Guard: Boy Could Have Kept Exercising to Stop Encounter

PANAMA CITY, Fla. (AP) - A juvenile boot camp supervisor charged with killing a 14-year-old boy says guards would've stopped hitting the unresponsive teen if he just kept exercising.

Charles Helms testified at Tuesday's trial in Bay County, Florida.

He said he didn't see Martin Anderson's condition as a medical emergency and his main concern was to get the teen to comply with orders.

Helms is the highest ranking of seven ex-guards and a nurse on trial for manslaughter.

Guards repeatedly hit the boy and forced him to inhale ammonia after he collapsed while running laps at the camp in January 2006.

The nurse stood by watching the videotaped altercation. Anderson died early the next day at a hospital.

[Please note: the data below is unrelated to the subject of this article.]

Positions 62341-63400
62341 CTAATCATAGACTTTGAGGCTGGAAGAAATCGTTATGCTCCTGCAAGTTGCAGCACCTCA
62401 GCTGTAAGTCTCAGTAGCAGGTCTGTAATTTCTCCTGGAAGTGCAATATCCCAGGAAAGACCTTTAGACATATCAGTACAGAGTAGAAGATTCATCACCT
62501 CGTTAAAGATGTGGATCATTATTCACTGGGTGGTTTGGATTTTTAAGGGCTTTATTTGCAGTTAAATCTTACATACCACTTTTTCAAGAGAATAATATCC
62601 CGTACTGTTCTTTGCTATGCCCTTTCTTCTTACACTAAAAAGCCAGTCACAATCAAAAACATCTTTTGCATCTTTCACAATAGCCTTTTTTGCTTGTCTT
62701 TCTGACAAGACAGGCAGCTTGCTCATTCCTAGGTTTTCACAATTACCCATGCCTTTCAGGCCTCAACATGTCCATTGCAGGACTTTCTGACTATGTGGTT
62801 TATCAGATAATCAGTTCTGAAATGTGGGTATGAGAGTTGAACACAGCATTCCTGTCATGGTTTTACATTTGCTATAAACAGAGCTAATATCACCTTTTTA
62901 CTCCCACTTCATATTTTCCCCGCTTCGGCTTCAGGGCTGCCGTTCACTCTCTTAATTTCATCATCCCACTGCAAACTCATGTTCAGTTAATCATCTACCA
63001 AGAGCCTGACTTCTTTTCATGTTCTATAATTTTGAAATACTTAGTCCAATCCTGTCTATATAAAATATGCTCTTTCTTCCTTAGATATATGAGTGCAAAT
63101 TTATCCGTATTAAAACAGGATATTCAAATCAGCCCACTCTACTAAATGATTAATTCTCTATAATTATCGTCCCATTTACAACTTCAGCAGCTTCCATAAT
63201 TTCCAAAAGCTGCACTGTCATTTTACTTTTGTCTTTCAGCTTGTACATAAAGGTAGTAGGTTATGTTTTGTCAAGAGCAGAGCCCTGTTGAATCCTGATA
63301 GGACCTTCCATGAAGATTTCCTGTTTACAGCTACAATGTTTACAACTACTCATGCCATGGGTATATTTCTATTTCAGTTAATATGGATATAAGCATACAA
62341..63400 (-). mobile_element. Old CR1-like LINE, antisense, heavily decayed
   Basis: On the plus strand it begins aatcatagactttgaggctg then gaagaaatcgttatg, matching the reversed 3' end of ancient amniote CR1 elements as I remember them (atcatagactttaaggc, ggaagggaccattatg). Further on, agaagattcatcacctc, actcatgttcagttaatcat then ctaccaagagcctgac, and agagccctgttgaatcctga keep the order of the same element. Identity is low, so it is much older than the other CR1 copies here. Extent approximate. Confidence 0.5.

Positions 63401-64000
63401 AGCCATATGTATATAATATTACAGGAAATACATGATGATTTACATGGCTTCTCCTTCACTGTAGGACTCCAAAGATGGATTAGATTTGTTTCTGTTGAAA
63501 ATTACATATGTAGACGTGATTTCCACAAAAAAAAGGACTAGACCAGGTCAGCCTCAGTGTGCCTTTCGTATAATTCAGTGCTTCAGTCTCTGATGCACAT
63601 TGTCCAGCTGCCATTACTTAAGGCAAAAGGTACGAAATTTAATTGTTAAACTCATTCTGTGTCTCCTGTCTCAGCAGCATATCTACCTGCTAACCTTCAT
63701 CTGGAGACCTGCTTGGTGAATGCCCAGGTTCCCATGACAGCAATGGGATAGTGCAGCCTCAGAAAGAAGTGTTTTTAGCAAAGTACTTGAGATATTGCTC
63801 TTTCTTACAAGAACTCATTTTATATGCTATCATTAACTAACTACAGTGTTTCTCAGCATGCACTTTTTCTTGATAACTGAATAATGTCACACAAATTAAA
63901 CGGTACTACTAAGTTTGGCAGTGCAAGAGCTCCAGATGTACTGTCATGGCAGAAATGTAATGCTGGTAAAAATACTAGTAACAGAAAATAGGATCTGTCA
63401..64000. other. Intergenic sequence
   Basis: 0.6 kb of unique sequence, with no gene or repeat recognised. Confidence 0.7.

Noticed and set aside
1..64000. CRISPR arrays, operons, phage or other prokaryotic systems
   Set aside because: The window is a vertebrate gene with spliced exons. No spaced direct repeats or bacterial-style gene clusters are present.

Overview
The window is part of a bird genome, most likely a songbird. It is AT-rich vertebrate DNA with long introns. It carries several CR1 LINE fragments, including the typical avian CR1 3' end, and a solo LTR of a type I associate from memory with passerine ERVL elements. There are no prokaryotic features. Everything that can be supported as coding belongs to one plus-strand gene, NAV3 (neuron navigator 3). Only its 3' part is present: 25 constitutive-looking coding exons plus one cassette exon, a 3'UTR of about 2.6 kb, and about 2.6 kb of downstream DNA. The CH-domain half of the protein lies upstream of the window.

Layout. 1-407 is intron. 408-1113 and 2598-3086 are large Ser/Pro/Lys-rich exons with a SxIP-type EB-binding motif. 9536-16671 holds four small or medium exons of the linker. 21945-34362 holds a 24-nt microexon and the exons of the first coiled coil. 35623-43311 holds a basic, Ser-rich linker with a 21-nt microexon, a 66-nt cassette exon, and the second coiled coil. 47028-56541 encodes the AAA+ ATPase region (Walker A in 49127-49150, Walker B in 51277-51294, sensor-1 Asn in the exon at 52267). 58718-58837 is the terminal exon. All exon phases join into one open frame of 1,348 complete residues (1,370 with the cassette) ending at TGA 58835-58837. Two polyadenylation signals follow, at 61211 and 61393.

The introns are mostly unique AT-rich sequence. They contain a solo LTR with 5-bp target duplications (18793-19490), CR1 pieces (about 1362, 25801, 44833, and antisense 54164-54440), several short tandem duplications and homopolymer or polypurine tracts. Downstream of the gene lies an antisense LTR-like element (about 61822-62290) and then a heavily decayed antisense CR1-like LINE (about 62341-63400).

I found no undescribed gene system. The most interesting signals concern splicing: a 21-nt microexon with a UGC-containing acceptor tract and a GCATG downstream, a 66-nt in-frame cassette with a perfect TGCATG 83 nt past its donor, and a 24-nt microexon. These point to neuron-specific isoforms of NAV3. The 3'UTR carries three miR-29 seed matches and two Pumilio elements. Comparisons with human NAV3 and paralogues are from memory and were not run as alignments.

Prosecutors say the guards suffocated Anderson by covering his mouth and forcing him to inhale ammonia fumes.

Defense attorneys say the death was unavoidable because he had an undiagnosed disorder that can cause blood cells to shrivel into a sickle shape and limit their ability to carry oxygen under physical stress.

(Copyright 2007 by The Associated Press. All Rights Reserved.)


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